How to Make Complex Tables Accessible in Adobe Acrobat Pro DC

This post will go over how to tag complex tables in Adobe Acrobat Pro DC. There is a dedicated section on this site on how to tag tables, but this is a bit of a deeper dive and provides some extra practice!

Would you like The Accessibility Guy to do the heavy lifting for you?

Video Overview

Making Complex Tables Accessible: Setting the Base Structure

To begin, you must create a baseline structure. If the document doesn’t have tags, use the auto tagger. This feature helps identify parts of the table and labels them. In this video, we are using the new API Cloud-based tagging.

Tweaking Table Headers for Better Accessibility

A key challenge with complex tables is unclear headers. To fix this, you can use the edit PDF function to add hidden text as headers. Make the font white so it blends with the background. Then, you can tag this new text to act as the table header. Remember to change the tag from TD to TH to make it a proper header. This step is covered in the video above.

Techniques to Improve Table Structure

  1. Remove Unrelated Content: If the table has unrelated headers, move them out. Change their tags to act as higher-level headings.
  2. Adjust Scope: Set the scope for rows and columns. This helps assistive technologies understand the table.
  3. Use Table Editor: The table editor feature helps check and adjust header settings.
  4. Add Table Summary: Always include a table summary. It helps with understanding the table’s purpose.

Final Checks and Testing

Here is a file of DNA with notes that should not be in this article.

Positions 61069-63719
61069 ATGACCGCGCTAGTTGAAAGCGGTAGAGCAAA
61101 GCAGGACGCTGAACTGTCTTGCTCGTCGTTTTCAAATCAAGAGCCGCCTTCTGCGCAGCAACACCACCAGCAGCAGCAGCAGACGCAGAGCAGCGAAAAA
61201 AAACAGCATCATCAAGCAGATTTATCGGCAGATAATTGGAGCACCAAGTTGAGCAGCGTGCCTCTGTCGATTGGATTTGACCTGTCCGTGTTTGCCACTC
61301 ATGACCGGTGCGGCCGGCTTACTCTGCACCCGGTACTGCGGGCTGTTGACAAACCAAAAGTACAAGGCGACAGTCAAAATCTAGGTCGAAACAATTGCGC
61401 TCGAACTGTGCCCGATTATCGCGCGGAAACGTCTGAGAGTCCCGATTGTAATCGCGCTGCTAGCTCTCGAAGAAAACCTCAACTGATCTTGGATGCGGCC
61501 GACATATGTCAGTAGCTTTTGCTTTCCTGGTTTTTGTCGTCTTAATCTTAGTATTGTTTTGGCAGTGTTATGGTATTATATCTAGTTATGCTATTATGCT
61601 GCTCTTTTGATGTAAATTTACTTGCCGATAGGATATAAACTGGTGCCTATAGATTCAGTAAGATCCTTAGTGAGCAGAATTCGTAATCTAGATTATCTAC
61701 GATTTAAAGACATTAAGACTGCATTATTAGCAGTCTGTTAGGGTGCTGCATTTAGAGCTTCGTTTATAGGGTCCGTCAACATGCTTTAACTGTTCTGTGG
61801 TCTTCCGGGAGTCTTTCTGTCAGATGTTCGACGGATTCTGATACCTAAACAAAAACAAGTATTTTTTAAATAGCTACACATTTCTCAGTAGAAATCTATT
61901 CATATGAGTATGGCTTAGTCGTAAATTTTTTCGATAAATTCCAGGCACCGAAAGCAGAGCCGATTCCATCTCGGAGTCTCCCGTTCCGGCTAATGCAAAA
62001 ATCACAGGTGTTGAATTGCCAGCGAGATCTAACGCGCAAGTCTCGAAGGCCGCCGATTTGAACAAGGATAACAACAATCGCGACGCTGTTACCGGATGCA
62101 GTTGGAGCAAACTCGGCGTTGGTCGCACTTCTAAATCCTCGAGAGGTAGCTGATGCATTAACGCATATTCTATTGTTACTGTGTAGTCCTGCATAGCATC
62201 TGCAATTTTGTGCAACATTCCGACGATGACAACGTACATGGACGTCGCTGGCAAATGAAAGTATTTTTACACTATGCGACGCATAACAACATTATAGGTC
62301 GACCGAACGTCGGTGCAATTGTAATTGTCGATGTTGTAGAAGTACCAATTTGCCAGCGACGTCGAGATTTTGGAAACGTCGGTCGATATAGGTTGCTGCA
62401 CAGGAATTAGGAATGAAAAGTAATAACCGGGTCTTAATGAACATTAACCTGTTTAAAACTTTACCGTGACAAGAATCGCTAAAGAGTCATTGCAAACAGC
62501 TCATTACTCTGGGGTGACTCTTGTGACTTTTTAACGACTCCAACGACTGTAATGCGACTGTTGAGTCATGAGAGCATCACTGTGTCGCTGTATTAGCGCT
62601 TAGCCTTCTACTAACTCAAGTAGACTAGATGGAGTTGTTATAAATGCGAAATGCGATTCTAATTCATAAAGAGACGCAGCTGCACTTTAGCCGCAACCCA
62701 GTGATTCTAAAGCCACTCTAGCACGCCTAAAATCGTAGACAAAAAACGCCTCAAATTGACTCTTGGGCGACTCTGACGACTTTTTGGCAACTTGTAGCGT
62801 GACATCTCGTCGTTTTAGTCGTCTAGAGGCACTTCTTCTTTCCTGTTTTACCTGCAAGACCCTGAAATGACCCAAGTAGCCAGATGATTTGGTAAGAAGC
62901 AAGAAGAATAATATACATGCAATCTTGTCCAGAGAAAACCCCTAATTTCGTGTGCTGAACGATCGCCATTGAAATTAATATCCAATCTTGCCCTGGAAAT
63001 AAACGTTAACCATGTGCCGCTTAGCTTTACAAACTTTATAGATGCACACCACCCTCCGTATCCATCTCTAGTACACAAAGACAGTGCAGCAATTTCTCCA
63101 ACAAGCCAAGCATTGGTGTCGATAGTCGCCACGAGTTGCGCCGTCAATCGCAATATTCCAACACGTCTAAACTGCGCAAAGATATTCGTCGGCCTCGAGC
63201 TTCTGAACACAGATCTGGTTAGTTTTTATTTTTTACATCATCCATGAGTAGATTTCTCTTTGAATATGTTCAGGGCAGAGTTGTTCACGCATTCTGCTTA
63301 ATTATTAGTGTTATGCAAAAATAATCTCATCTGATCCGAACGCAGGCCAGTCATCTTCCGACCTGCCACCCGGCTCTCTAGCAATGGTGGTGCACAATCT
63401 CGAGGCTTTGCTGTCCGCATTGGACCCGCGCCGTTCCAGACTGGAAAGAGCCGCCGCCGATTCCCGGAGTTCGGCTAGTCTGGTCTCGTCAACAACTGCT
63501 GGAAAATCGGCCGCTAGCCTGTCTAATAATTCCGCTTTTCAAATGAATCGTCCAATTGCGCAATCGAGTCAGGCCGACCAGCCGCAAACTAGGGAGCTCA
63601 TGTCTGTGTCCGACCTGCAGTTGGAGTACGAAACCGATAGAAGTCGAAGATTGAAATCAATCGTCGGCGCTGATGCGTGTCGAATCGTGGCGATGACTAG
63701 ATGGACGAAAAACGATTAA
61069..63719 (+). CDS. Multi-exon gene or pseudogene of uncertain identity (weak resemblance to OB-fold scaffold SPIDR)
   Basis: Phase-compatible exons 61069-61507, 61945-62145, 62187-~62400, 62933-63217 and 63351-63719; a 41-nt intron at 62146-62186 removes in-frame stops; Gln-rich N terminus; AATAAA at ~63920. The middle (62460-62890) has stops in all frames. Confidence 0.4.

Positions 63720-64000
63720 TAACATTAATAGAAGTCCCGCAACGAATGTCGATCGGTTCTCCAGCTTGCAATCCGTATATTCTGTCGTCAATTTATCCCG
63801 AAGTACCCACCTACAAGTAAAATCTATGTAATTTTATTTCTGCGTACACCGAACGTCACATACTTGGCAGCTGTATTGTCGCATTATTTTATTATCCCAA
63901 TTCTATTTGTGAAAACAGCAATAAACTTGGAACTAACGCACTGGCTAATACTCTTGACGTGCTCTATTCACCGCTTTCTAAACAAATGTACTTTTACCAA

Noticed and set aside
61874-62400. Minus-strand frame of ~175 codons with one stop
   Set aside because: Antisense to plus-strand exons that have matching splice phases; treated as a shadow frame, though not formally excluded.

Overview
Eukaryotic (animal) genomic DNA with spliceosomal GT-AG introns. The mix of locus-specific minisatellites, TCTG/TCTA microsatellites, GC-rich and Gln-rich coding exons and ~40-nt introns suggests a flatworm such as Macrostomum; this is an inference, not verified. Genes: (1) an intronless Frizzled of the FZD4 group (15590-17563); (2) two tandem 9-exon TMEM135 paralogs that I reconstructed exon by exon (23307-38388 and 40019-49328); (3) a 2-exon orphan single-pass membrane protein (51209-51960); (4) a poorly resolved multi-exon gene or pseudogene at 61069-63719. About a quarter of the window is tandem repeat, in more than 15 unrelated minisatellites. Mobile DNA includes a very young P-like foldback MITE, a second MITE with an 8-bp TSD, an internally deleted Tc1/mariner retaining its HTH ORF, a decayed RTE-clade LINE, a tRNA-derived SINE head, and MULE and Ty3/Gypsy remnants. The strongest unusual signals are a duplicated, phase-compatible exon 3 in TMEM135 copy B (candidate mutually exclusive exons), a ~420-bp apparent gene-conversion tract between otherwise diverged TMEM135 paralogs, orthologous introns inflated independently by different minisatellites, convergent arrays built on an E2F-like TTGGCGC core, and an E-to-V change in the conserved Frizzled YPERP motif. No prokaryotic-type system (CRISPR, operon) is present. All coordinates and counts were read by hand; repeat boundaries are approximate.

After making changes, run the built-in accessibility checker in Adobe Acrobat Pro DC. This checks for any missing features like table summaries. Tools like PAC 2021 checker can also be used to validate if the table is fully accessible.


Making tables in PDFs accessible may seem daunting. But with Adobe Acrobat Pro DC, it becomes manageable. Follow these best practices to ensure your content is accessible to everyone.

Faculty Guide: Preparing for an Accessible Semester

Preparing for an Accessible Semester: Where to Start

Are you a faculty member wondering how to make your course accessible? Knowing where to start can be overwhelming. First, look at what’s in your course. Check course pages, documents, videos, and third-party links. Identify what needs to be accessible.

Video Overview

Steps to Follow for Preparing an Accessible Semester

After checking your course, follow these steps:

  1. Follow Rules: Use WCAG, Section 508, and PDF/UA guidelines. Make sure all content, not just course pages, is accessible.
  2. Learn Tools: Understand your tools like MS Word, PowerPoint, and PDF. They have different accessibility needs.
  3. Use Closed Captioning: Videos need captions. Otter AI can help generate SRT files for this.
  4. Test Content: Use screen readers like NVDA to test your content. Make sure it reads well.
  5. Get Feedback: Contact accessibility pros to check your work. Adjust your course based on their feedback.
  6. Keep Updating: Don’t stop after initial fixes. Keep your course updated to stay accessible.

Step 1: Understand the Rules

Familiarize yourself with important guidelines and standards. These include the Web Content Accessibility Guidelines (WCAG), Section 508 of the Rehabilitation Act, and PDF/UA standards. These rules apply to every part of your course, not just the web pages.

Step 2: Master Your Tools

Before diving into making changes, understand the specific accessibility features and requirements of the tools you’re using. Software like Microsoft Word, PowerPoint, and Adobe PDF have unique accessibility settings. Learning these will help you effectively use each tool to its full accessibility potential.